So, is this year going to be a tighter year than last year? Moore, “I think it could.... Tighter? It will be as tight. What’s hurting us right now is the lack of coal severance dollars. We got $15,000.00 all year last year. We didn’t think we were going to get any last year. We had to make our budget up as none. They told us we would not be getting any, that it would be withholding. That it would take all that from where we were over paid . Where they said we were over paid.”
     This year’s budget was based on receiving very little coal severance money. Moore, “When we make our estimate it is all a guess. You don’t know what you are going to get. We try to make the guesses conservative because if we don’t , and you put the money in people’s budget, you cannot cut the budgets during the year. Once you give it to the elected official’s budget , you can’t take it back.....If we guesstimate it too much, there is no where to cut it from. If it is a conservative guesstimate, you can always revise and up that. I am hoping that we don’t have to cut anybody.”
     If layoffs come, how do you cut them? Clerk Judy Moore, “It is up to each elected official... They get money in different line items. The elected officials themselves can transfer around. Of course, nobody has any excess. Nobody has anything in equipment [the line item]. Supplies and materials are minimal. Say there was some money in supplies and equipment, the elected official could transfer that to a salary line. But... there just really isn’t any.”
      So are the employees antsy now? Moore, “I don’t know what the offices told them. I told mine that there could be cuts but I don’t think it will happen in July if it’s going to be... it would be more like September or October if it’s going to be.... It’s bad on the employees because they don’t know what is going to happen.”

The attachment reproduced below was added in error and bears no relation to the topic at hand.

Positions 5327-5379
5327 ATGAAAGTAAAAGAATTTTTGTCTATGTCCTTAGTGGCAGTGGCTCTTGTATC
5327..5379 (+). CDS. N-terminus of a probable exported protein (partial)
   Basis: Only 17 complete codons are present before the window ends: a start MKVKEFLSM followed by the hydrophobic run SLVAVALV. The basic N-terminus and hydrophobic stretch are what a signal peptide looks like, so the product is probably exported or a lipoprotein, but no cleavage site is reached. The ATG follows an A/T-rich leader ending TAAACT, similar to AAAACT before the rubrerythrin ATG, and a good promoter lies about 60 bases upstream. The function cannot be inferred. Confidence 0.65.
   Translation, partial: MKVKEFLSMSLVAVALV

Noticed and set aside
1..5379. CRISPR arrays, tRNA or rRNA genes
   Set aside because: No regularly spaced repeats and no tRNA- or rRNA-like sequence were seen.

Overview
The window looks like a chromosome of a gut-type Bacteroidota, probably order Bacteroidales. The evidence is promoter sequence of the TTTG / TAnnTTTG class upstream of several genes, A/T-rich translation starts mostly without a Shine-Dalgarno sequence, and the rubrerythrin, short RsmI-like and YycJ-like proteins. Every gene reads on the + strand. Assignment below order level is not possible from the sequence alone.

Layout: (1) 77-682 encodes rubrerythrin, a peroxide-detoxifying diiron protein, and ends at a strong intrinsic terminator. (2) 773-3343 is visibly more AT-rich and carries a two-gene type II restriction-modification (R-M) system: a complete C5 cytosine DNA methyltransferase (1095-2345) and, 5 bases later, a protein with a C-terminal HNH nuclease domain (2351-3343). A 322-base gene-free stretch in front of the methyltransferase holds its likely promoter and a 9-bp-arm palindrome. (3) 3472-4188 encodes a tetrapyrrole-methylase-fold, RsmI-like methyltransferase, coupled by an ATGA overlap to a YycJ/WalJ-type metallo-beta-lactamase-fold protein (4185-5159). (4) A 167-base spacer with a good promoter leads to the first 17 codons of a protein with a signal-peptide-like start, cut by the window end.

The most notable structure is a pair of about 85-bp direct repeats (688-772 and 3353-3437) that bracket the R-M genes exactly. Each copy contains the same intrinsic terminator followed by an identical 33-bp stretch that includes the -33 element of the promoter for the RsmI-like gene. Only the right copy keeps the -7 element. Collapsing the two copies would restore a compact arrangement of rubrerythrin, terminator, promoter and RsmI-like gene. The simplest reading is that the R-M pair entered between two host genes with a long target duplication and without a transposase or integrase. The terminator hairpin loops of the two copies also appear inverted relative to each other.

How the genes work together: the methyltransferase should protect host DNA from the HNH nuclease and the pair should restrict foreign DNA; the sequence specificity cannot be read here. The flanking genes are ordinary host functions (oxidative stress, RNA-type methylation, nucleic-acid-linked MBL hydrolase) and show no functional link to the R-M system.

As for a prediction on layoffs coming this fiscal year, from the one that knows, Judy Moore, “ The chance is as great as last year.”
     So why not cut back courthouse hours being open or a different work schedule? “I don’t think that I would do that. I don’t know what others would do.... The County Commission sets the hours for the courthouse.”
Raise your hand if you remember the time when if you got a job in government or a utility, the chance of getting laid off was about zilch. Those days are long gone.         -AW

Thanks from H.E. White Elementary
May 9, 2002

     The H.E. White Elementary School’s 37th Annual Ramp Dinner was a HUGE success!!! We had over 830 satisfied guests and raised over $7,000 (before expenses!) Our actual net profit, in conjunction with various fundraisers, will allow the PTO to not only pay for next years’ dinner, but, more importantly, to provide activities for and fund specific needs for the students of H.E. White in the coming school year.